Light-heavyweight champion Oleksandr Gvozdyk knows the risks and rewards of boxing

Oleksandr Gvozdyk lands a left hook against Mehdi Amar during a WBC interim light-heavyweight title fight at Madison Square Garden in March 2018.
(Abbie Parr / Getty Images)

What Oleksandr Gvozdyk wanted most was to win a world championship. The last thing he wanted was to hurt a man.

So imagine how the Oxnard-based Ukrainian must have felt on the Sunday morning he awoke in Quebec City, eyeing his World Boxing Council light-heavyweight belt, then quickly learning that his opponent Adonis Stevenson was hospitalized, comatose with a brain injury.

“What can we do? As fighters, we know it’s a rough sport,” Gvozdyk, 31, said. “I knew I could have been in his place. It’s unpleasant. I’m not in this sport to hurt anyone.”

Gvozdyk (16-0, 13 knockouts) knew the deal he’d made by stepping in the ring Dec. 1 with the Canadian, a power-punching champion who’d reigned since 2013 and had knocked out 24 of his prior 31 foes.


It is boxing’s brutal dichotomy. It only takes minutes around Gvozdyk to sense kindness, but his good nature is set aside when he enters the ring, where brute force and a destructive mindset prevail for the sake of a career.

That night in Quebec City, Gvozdyk nearly succumbed to Stevenson’s mightiest punch in the 10th round. The challenger trailed on two scorecards, and the referee had deprived him of what appeared to be a knockdown earlier in the fight.

So he desperately went on the attack in the 11th round, backing Stevenson and finishing him with a final power blow to the head, winning the belt.

Gvozdyk’s trainer, Teddy Atlas, instructed during fight preparation, “If this guy hits you, he hurts you.”


“Stevenson was such an experienced guy, he can wait the whole night for his one punch. He almost accomplished that in Round 10. He looks at you, he’s very attentive,” Gvozdyk said. “So I knew to never trade with him. Look at those who did. They were knocked out. The key was not to play his game. And we were fortunate. It was a close fight. But I stuck with my plan and won.”

The brief celebration was overcome by the consequence, as Stevenson, nicknamed “Superman,” spent several weeks hospitalized in Quebec City before emerging from the coma and being transferred to a care facility near his home in Montreal, with his fiancée by his side and his infant daughter making occasional visits while Premier Boxing Champions lawyer Lamont Jones remained close by.

“It’s a miracle he’s doing what he’s doing. It’s why they call him ‘Superman,’ ” PBC official Sam Watson said.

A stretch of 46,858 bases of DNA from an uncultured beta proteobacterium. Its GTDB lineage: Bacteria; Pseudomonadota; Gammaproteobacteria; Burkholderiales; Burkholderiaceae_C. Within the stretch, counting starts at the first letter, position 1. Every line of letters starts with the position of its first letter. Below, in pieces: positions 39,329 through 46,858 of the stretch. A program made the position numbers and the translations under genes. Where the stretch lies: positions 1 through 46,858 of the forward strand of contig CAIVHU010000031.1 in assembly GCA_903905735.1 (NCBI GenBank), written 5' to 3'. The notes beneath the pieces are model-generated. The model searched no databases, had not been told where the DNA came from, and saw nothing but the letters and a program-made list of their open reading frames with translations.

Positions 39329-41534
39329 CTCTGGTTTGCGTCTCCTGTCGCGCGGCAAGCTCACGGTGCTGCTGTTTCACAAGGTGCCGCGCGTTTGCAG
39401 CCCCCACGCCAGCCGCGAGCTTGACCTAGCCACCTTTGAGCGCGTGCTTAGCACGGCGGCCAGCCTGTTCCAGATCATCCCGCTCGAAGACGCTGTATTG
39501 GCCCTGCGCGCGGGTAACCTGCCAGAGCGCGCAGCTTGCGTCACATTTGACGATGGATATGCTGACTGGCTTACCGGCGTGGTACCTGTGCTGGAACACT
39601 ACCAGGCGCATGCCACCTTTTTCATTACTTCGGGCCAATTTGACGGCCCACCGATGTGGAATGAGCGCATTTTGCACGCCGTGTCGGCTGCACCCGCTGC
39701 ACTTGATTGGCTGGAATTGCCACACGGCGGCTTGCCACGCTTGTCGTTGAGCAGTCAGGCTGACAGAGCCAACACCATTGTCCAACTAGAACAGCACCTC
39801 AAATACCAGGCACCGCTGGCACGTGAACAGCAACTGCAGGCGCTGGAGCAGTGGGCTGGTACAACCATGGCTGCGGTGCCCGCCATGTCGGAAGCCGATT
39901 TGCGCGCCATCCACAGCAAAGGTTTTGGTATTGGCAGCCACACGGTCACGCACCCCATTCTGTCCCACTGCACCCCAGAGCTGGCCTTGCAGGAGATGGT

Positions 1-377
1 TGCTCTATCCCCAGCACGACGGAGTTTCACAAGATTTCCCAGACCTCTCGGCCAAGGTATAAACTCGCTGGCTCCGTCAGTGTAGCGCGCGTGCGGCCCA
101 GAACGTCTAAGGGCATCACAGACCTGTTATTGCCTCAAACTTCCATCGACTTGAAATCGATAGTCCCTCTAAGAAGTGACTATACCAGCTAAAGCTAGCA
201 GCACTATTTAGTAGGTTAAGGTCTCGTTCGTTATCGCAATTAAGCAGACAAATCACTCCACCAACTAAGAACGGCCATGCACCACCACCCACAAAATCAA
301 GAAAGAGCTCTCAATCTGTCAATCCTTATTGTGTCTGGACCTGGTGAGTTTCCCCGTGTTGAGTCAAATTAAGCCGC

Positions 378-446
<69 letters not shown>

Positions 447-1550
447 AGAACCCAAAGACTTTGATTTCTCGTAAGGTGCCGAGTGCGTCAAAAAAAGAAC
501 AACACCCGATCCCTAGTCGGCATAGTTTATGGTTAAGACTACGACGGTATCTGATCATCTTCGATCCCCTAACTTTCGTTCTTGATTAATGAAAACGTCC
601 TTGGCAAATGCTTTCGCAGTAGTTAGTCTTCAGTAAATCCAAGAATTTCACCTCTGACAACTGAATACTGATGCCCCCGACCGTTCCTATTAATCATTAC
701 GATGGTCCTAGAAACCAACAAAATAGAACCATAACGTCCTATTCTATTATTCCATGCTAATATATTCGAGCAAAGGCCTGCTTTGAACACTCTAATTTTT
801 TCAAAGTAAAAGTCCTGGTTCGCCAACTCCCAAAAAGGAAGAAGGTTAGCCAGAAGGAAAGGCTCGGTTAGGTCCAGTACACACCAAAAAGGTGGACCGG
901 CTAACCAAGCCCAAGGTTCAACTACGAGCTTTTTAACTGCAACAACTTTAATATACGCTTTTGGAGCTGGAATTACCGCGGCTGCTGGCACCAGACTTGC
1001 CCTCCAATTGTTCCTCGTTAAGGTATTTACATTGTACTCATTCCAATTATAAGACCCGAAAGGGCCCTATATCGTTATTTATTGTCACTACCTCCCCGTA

Gvozdyk has been left to confront a fighter’s guilt. In the cases of some fighters, that guilt has proved insurmountable.


“I remember Gabriel Ruelas after the fatality” of Colombia’s Jimmy Garcia in 1995, “saying he saw the ghost of the Colombian every time he walked to the ring afterward, and Ray Mancini was never the same” following the 1982 death of South Korea’s Duk Koo Kim, said Bob Arum, Gvozdyk’s promoter.

“Of all the fighters we promote, Gvozdyk is one of the most mature and down to earth, a very well-grounded young man. So unlike others who might get rattled by it — it’s never good, and thank God it wasn’t a death — I’m very impressed with him as a person, and I believe he has a chance to go on without it causing a blip.”

The challenge of the aftermath commences Saturday night in Philadelphia when Gvozdyk meets France’s Doudou Ngumbu (38-8, 14 KOs) on an ESPN-televised card.

Victory could take Gvozdyk to some significant fights since unbeaten Gilberto “Zurdo” Ramirez has moved to the 175-pound division, and Arum has unbeaten International Boxing Federation light-heavyweight champion Artur Beterbiev of Russia in his stable.


“Every boxer has a dream to be an undisputed champion. I’m not the exception,” said Gvozdyk, who has close friends for counsel in unified cruiserweight champion Oleksandr Usyk and three-division champion Vasiliy Lomachenko. “Right now, the best fighter is the one standing in front of me. We’ll talk about the future once I get done with him.”

Restarting a career following an opponent’s injury is something Gvozdyk manager Egis Klimas understands. His other light-heavyweight champion, Sergey Kovalev, knocked out Roman Simakov in a 2011 bout; Simakov died of head injuries sustained in the match.

Klimas agreed, when discussing the situation in January, that the situation was a strain for Gvozdyk but said of the fighter: “He’s going to be all right. He’s tough.”

Asked about moving on, Gvozdyk paused and said, “I don’t want to sound selfish. I’m not too guilty, because I know I could have been in [Stevenson’s] place, too, and I would know it’s nobody’s fault. It’s not the referee’s fault. It wasn’t a bad stoppage. I don’t know why it happened. It just happened.


“It wasn’t because of one punch. Maybe he dropped too much weight. Maybe something happened before the fight. Honestly, I don’t feel guilty. I’m a fighter. What am I supposed to do? What would someone do in my place?”

Gvozdyk has sought to pass on encouraging words to Stevenson, to express happiness with the former champion’s progress, but he’s stopped short of paying a personal visit, cognizant there’s no handbook on how to navigate the situation.

“I sent a message that I supported him. I never contacted him because I don’t believe I’m a person they want to hear from,” Gvozdyk said.

He might be right. A spokeswoman for Stevenson declined to comment to the Los Angeles Times about the Stevenson camp’s opinion of Gvozdyk.


“I look forward to living my life, and I’m happy to hear he’s in better condition,” Gvozdyk said. “I’m trying to forget about what happened. ...

“I’m glad he’s doing good and I don’t feel like I need help.”

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Twitter: @latimespugmire